Join Michelle Nahanee for a presentation on Sínulhkay and Ladders at the front lines of decolonization. Get in the game and sharpen your critical analysis of neo-colonial oppression in the workplace through game play and facilitated dialogue.
Experience and expand your understanding of Matriarchal approaches to centring care while standing strong in support of shifting colonial power.
Participants will make new connections and learn how to create faith inclusive environments through presentations and interactions with their peers.
The Equity & Inclusion Office is thrilled to present Through the Lens, a series of exciting workshops exploring how different identities navigate and experience UBC while offering practical ideas on creating a more inclusive campus.
Led by experienced community leaders, Through the Lens aims to provoke meaningful conversations on issues of identity, diversity, equity and inclusion. Each workshop provides an opportunity to learn, connect and join a network of allies across campus.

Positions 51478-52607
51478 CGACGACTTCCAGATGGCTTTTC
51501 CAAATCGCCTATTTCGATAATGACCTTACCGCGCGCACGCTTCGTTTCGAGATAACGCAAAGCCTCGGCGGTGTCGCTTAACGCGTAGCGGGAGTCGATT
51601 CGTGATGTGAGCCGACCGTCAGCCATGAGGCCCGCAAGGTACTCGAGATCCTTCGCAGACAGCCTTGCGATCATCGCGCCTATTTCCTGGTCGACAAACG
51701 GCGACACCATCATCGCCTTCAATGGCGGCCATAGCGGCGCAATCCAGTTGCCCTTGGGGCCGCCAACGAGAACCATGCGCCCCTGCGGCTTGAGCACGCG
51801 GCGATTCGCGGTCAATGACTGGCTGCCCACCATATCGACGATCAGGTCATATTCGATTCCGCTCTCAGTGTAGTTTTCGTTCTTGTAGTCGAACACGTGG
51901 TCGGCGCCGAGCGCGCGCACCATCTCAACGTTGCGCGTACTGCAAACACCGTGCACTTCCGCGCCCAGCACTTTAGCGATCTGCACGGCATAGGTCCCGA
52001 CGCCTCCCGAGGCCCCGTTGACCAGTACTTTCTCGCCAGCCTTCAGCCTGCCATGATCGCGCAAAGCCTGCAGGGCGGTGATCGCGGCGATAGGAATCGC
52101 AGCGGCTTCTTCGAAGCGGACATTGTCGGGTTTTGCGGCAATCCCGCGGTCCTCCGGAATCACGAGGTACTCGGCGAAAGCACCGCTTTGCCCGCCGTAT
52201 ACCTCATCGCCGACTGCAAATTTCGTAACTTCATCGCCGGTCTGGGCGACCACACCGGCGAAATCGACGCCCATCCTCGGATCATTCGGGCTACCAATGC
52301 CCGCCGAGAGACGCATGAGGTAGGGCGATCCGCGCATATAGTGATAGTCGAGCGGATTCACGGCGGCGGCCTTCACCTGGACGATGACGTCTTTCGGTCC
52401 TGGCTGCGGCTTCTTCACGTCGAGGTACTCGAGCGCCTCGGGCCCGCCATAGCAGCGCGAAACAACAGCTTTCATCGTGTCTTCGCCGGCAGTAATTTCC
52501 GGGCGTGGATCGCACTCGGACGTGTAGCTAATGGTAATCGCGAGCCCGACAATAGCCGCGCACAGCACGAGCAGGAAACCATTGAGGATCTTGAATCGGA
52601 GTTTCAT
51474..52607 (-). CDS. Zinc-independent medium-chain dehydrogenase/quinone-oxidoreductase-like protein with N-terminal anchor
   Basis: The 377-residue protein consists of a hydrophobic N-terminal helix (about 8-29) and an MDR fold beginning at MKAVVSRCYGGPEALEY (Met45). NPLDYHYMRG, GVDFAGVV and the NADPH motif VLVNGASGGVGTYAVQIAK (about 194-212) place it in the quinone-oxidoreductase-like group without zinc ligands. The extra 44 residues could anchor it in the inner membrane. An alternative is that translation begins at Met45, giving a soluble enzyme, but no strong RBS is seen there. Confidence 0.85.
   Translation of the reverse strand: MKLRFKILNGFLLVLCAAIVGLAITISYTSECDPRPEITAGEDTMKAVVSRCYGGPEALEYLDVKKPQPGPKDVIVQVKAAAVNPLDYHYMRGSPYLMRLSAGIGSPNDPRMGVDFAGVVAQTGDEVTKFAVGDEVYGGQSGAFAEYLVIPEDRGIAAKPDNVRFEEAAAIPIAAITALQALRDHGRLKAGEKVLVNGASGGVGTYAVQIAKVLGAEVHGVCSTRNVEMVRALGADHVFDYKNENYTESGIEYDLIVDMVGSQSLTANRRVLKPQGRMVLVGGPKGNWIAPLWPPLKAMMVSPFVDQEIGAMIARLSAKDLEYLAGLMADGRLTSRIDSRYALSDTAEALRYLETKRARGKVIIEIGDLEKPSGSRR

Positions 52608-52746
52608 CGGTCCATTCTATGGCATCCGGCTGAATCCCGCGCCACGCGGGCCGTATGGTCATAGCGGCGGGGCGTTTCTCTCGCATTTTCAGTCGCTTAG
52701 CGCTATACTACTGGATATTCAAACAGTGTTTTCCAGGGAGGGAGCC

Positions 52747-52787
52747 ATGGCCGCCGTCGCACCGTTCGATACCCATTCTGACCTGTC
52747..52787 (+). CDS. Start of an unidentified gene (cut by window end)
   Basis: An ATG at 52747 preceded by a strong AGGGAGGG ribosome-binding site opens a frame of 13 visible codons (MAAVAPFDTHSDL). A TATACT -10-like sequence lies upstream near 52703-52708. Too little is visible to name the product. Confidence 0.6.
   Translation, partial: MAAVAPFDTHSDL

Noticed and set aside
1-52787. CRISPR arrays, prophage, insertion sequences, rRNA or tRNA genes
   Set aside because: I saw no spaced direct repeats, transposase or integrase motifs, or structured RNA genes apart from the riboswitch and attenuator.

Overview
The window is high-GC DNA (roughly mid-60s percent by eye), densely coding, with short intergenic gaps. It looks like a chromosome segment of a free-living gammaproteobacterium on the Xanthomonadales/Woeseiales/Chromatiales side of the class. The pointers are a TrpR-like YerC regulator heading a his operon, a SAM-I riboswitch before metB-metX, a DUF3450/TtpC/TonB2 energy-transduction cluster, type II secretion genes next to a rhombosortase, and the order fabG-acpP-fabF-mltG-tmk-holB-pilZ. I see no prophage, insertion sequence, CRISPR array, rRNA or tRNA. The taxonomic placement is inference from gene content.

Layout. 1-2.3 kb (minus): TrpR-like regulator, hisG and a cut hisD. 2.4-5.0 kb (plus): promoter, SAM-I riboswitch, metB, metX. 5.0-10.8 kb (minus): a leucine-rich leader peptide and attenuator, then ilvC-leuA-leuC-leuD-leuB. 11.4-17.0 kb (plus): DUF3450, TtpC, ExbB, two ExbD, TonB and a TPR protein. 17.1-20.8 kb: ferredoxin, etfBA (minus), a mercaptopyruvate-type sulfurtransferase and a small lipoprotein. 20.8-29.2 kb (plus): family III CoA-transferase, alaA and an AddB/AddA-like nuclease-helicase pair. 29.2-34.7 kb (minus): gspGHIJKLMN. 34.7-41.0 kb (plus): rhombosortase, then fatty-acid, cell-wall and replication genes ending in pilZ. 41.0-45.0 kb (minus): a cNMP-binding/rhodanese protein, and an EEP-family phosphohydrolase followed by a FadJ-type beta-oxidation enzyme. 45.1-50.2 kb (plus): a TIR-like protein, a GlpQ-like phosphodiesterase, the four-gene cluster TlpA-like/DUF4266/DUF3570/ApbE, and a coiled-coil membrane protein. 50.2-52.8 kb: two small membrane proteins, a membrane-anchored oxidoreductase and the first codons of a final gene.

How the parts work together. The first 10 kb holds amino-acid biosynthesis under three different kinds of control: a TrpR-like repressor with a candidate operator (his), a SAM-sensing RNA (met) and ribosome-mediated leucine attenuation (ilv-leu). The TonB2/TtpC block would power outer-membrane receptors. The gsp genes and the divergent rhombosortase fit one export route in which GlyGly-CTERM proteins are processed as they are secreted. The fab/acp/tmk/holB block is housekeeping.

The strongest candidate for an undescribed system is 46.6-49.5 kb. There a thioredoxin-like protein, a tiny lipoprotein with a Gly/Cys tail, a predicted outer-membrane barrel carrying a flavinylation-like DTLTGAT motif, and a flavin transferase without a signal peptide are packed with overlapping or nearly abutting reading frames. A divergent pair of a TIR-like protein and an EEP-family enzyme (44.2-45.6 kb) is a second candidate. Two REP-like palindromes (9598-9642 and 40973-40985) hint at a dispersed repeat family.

Michelle Lorna Nahanee (Squamish) is the creator of a life-size board game called Sínulhkay and Ladders. She is a decolonizing facilitator, creative director and Indigenous change maker. In 2018, she founded Decolonizing Practices to use her skills to actively undo colonial impacts.
Michelle grew up in the Squamish Nation community called Eslha7an between the mountains and the ocean. She works within the intersection of class, race, culture and creativity focusing on social change through creative facilitation, strategic communications and deep engagement. Michelle’s collaborations have influenced opinions, changed behaviours and mobilized community action.
Her current clients include Squamish Nation, Northern Shuswap Tribal Council, Yekooche, Calgary Foundation, City of Vancouver, HCMA Architecture + Design and Vancouver Coastal Health. Her past clients include Qmunity, Pivot Legal Society, Simon Fraser University and Vancouver Foundation. Michelle is the Board Chair for Kwi Awt Stelmexw and a Director for Pacific Association of First Nations Women.
Michelle recently completed a Master of Arts in Communication from Simon Fraser University where she wrote “Decolonizing Identity: Indian Girl to Sḵwx̱wú7mesh Matriarch.” She concluded her research with a call to dismantle academic barriers to decolonization through decolonizing practices.